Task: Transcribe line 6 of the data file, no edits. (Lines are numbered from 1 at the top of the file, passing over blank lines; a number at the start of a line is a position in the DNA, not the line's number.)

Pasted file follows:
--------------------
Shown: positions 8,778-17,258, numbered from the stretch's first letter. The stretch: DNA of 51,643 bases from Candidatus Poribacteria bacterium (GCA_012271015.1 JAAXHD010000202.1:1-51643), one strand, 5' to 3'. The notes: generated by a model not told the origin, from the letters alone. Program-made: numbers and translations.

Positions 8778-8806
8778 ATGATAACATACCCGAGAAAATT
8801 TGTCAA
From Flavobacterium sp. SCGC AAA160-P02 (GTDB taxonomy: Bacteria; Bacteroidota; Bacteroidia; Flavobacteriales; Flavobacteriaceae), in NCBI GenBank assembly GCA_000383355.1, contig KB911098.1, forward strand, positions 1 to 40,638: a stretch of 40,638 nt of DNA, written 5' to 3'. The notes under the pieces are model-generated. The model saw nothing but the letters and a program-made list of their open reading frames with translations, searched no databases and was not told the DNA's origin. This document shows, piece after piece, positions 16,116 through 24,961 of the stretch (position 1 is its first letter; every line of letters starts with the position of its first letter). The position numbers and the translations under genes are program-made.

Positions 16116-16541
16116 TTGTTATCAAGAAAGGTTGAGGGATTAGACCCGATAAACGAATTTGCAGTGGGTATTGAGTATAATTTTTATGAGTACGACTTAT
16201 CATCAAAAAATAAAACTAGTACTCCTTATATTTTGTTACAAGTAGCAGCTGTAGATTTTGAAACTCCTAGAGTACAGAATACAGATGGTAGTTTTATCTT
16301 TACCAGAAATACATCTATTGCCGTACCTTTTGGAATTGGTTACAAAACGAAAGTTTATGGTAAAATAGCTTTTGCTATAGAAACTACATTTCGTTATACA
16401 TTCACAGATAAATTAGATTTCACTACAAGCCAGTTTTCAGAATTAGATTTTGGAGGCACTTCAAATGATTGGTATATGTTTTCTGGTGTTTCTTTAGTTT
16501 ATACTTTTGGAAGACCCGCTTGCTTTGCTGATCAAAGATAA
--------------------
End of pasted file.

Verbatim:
Positions 16116-16541